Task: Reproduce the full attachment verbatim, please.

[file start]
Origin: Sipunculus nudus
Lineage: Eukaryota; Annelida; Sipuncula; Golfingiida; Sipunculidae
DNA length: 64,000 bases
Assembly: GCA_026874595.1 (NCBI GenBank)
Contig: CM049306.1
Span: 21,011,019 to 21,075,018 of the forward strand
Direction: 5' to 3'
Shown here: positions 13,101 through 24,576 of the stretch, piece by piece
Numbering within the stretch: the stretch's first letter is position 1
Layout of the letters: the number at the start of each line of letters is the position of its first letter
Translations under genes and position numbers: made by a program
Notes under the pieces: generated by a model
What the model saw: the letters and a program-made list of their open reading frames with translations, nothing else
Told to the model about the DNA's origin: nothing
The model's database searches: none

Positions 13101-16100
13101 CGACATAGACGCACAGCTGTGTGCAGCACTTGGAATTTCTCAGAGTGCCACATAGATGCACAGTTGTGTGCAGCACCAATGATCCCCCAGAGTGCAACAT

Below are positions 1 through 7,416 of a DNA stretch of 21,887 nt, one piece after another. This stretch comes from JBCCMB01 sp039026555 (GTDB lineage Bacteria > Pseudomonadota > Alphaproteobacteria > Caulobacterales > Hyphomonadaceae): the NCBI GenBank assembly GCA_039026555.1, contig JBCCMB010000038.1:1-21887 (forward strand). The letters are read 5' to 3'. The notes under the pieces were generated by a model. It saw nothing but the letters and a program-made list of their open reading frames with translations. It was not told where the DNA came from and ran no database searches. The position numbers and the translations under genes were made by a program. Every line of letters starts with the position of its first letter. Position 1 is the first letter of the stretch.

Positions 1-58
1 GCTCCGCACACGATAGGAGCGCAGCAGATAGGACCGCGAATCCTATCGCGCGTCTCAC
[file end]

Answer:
Origin: Sipunculus nudus
Lineage: Eukaryota; Annelida; Sipuncula; Golfingiida; Sipunculidae
DNA length: 64,000 bases
Assembly: GCA_026874595.1 (NCBI GenBank)
Contig: CM049306.1
Span: 21,011,019 to 21,075,018 of the forward strand
Direction: 5' to 3'
Shown here: positions 13,101 through 24,576 of the stretch, piece by piece
Numbering within the stretch: the stretch's first letter is position 1
Layout of the letters: the number at the start of each line of letters is the position of its first letter
Translations under genes and position numbers: made by a program
Notes under the pieces: generated by a model
What the model saw: the letters and a program-made list of their open reading frames with translations, nothing else
Told to the model about the DNA's origin: nothing
The model's database searches: none

Positions 13101-16100
13101 CGACATAGACGCACAGCTGTGTGCAGCACTTGGAATTTCTCAGAGTGCCACATAGATGCACAGTTGTGTGCAGCACCAATGATCCCCCAGAGTGCAACAT

Below are positions 1 through 7,416 of a DNA stretch of 21,887 nt, one piece after another. This stretch comes from JBCCMB01 sp039026555 (GTDB lineage Bacteria > Pseudomonadota > Alphaproteobacteria > Caulobacterales > Hyphomonadaceae): the NCBI GenBank assembly GCA_039026555.1, contig JBCCMB010000038.1:1-21887 (forward strand). The letters are read 5' to 3'. The notes under the pieces were generated by a model. It saw nothing but the letters and a program-made list of their open reading frames with translations. It was not told where the DNA came from and ran no database searches. The position numbers and the translations under genes were made by a program. Every line of letters starts with the position of its first letter. Position 1 is the first letter of the stretch.

Positions 1-58
1 GCTCCGCACACGATAGGAGCGCAGCAGATAGGACCGCGAATCCTATCGCGCGTCTCAC